Gujarat has been told that it can proceed with increasing the height of the controversial Sardar Sarovar Dam, allowing the state much more access to water from the River Narmada, a move denounced immediately by activists led by Medha Patkar. The Narmada Control Authority, which reports to the central government, has said the partially-completed dam's height can be increased by 17 metres to achieve its final height.
Gujarat Chief Minister Anandiben in a tweet thanked the Prime Minister who governed Gujarat for 13 years before taking over the country's top job last month. "Heartfelt gratitude from the people of Gujarat to Hon PM Narendra Modi. The decision pending has come so swiftly. Achchhe din aa Gaye hain!!" said Anandiben. The Gujarat government says the increased height of the dam will help farmers in a state where the monsoon is frequently deficient.
Activists say that the biggest beneficiaries of today's clearance are Rajasthan and Gujarat, both states which are governed by the PM's party.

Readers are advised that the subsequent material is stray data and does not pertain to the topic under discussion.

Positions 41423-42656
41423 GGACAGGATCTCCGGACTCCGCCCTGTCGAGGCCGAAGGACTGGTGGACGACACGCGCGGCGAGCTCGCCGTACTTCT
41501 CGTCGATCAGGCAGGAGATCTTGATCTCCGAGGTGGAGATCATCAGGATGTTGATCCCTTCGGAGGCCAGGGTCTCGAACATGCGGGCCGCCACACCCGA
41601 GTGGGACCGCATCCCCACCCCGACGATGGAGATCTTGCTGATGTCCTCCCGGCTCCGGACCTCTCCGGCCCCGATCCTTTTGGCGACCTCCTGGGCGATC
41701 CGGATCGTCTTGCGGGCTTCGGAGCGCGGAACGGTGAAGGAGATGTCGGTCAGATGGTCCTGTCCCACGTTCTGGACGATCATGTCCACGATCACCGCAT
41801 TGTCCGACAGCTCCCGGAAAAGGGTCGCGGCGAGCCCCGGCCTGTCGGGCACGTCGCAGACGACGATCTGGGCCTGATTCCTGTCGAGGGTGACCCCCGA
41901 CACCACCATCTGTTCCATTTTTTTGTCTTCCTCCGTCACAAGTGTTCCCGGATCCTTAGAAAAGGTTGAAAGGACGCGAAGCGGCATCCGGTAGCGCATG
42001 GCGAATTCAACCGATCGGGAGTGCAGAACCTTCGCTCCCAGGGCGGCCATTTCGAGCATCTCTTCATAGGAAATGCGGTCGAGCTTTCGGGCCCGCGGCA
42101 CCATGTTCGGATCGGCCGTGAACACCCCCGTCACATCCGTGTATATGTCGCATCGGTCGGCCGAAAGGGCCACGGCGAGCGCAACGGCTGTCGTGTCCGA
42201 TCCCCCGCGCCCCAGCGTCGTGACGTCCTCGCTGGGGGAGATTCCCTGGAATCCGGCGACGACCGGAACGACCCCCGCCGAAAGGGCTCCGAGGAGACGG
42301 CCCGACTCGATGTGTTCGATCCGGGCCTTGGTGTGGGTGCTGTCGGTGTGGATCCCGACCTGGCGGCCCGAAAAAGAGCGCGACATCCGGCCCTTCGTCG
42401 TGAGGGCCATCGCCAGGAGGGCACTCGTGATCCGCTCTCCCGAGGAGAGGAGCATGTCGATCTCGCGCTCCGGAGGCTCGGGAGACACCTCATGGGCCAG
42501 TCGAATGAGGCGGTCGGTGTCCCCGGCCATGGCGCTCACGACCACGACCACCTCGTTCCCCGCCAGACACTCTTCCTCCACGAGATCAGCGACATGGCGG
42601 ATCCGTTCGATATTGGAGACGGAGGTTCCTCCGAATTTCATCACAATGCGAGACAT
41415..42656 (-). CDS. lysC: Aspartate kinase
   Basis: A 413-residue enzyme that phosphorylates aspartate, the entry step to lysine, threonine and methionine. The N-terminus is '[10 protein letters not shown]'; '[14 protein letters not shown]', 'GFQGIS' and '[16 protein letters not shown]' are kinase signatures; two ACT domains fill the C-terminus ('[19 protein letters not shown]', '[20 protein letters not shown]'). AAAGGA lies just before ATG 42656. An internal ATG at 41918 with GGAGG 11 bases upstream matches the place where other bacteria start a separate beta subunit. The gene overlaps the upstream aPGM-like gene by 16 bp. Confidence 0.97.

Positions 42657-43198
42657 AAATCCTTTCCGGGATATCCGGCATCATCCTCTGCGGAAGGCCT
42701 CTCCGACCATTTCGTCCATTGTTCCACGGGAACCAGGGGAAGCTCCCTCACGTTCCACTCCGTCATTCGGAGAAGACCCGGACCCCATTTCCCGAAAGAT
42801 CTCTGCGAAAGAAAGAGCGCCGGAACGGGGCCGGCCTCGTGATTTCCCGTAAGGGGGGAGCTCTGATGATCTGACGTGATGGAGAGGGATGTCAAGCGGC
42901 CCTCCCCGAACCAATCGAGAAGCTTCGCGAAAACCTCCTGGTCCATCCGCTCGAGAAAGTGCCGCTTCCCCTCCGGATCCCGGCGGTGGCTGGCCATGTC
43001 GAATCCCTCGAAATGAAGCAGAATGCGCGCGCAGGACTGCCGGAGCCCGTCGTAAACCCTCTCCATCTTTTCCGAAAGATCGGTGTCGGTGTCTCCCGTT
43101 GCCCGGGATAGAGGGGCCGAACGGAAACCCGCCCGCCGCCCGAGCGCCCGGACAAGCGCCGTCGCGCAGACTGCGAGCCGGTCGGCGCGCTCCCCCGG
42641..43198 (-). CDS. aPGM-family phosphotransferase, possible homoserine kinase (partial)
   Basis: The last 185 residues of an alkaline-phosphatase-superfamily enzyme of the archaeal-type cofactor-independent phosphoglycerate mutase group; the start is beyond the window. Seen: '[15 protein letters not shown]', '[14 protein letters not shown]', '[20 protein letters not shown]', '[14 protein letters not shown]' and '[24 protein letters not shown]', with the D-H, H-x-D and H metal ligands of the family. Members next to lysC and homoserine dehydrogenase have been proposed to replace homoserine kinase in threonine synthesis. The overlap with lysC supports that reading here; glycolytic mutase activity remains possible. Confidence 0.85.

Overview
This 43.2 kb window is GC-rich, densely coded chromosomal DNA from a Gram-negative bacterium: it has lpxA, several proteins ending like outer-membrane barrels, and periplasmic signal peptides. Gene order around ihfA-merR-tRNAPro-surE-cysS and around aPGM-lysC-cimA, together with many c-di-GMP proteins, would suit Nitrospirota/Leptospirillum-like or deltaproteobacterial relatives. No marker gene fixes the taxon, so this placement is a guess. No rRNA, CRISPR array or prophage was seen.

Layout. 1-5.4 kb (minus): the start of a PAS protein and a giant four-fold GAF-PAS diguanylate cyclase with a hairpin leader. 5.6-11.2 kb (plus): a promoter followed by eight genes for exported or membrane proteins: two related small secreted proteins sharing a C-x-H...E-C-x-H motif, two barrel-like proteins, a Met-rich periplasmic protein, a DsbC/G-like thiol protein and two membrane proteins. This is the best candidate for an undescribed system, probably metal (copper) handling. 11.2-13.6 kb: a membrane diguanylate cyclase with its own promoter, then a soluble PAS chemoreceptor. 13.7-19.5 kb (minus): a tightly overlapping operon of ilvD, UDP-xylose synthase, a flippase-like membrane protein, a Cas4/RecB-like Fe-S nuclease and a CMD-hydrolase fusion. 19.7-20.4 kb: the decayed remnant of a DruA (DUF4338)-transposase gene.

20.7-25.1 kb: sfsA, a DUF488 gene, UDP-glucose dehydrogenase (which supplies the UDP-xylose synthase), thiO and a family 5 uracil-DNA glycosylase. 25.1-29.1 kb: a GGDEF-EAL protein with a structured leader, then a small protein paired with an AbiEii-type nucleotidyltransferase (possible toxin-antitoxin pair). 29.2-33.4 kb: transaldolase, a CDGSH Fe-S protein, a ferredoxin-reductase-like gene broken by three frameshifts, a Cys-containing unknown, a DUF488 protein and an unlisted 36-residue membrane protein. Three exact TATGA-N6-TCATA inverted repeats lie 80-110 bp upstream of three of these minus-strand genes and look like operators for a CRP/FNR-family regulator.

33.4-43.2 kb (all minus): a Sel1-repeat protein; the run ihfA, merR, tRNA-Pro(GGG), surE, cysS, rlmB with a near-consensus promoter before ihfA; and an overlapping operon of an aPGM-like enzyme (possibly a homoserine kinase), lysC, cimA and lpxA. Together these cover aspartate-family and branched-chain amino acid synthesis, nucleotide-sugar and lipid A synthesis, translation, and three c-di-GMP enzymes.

The Sardar Sarovar Dam is the biggest in a massive hydro-power project in western India, which, supporters say, will benefit farmers and bring water and hydro-electricity to areas in desperate need. But activists like Ms Patkar say the environmental and social toll of the project is unacceptable. "The decision has not been taken in a democratic manner. The government has not consulted the ministries concerned," Ms Patkar, 59, told reporters in Mumbai.
Ms Patkar has been demanding through her protests and fasts that the government abide by a Supreme Court order banning construction to raise the height of the Sardar Sarovar dam until tens of thousands of villagers are resettled and given cultivable land.
The Narmada project consists of about 3,000 dams along the Narmada river and its tributaries in Madhya Pradesh, Gujarat and Maharashtra.